We is the sixth album from acclaimed alternative innovators Arcade Fire, the follow up to 2017’s Everything Now. Where that album was an examination of our consumer-led society, We attempts to come to grips with the last two years' events. Rarely has humankind dealt with the number of seismic events that have occurred in such a short time; pandemic lockdowns, fraught elections, global protests, and the tearing at the seams of society.
Taking on the task of teasing wisdom from these events is a tall order for any band. Arcade Fire fearlessly accepts the challenge. Win Butler and Regine Chassagne, the husband and wife partnership at the centre of the band, ask themselves the questions, “what is we? Who are We now”, as they process recent history.
In February 2020, the album seemed written and ready for recording, and then the pandemic happened. Regine and Win found themselves caught in the most extended period of uninterrupted songwriting they had ever experienced, and additional songs soon emerged, transforming the project. What resulted was a concise 40-minute release that tries to understand what we are going through as history is being made. Additionally, it explores the joy and power of finally being able to reconnect. WE is intentionally set up on the construct of yin/yang, one part what ails us, the other part what gives us joy. This is accomplished by the first side of the release being about what troubles us, the second side topically being about joy and love being found in one another.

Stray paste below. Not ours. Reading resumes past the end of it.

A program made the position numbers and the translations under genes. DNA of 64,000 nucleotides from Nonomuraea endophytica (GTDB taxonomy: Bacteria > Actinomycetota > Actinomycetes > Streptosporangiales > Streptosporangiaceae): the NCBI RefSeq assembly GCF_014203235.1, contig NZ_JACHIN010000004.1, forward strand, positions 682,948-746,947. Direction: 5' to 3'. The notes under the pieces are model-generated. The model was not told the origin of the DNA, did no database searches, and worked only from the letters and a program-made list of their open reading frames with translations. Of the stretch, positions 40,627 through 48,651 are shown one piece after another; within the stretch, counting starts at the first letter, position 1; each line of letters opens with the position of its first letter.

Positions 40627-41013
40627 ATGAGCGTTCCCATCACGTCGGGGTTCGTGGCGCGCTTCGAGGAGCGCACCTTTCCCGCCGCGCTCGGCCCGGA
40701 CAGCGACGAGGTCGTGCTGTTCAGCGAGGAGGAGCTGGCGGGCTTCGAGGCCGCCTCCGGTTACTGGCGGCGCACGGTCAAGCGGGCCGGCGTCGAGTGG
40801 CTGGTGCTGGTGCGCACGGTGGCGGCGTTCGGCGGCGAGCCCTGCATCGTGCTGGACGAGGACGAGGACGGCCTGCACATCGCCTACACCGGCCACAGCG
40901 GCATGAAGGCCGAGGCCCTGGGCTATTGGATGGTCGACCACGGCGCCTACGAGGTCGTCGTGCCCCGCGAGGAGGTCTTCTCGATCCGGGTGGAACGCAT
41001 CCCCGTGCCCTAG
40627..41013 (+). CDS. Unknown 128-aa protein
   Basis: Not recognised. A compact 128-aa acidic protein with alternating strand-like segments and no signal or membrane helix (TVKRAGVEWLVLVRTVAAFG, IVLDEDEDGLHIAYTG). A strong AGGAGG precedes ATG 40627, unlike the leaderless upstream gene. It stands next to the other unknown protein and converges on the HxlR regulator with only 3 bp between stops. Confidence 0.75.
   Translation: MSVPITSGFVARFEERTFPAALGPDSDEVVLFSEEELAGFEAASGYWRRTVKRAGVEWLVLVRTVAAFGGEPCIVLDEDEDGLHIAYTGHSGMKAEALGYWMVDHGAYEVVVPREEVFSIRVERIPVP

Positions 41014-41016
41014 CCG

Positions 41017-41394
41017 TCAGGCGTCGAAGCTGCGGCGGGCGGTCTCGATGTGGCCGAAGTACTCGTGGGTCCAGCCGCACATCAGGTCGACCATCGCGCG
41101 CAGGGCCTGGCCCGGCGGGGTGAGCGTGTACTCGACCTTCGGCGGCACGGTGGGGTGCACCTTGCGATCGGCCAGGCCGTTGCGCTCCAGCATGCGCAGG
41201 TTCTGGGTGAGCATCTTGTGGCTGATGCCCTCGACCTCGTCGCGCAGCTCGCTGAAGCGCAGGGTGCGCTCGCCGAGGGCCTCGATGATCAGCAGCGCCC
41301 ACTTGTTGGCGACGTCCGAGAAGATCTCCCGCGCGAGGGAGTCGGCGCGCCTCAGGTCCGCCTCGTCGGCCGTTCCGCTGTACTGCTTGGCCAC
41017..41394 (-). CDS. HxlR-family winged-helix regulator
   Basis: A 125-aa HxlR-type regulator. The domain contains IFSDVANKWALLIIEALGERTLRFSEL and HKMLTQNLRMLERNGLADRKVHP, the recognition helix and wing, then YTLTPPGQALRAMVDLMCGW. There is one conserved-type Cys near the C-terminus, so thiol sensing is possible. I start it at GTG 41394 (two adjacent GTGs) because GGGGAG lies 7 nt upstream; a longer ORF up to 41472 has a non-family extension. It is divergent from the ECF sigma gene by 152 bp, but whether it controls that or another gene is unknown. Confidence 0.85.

Legendary producer Nigel Godrich produced the recording with Butler and Chassagne in studios based in cities from New Orleans to El Paso. Throughout the ten tracks, Godrich helps utilise the dichotomy of Win and Regine’s vocals to engage the listener along with providing crystalline production, so none of the lyrics goes unheard.
It begins with “Age of Anxiety I”, and we land in an age of doubt brought on by the 24/7 news cycle. Nothing is real, and everything is computer/PR generated. The sonics are at first minimal and straightforward with piano and a heartbeat bass, as the façade of the age filled with narcissism is examined. It is comforting to hear that trademark Arcade Fire structure progressing from the minimal to a grand explosion of emotion. The track is a solid opener.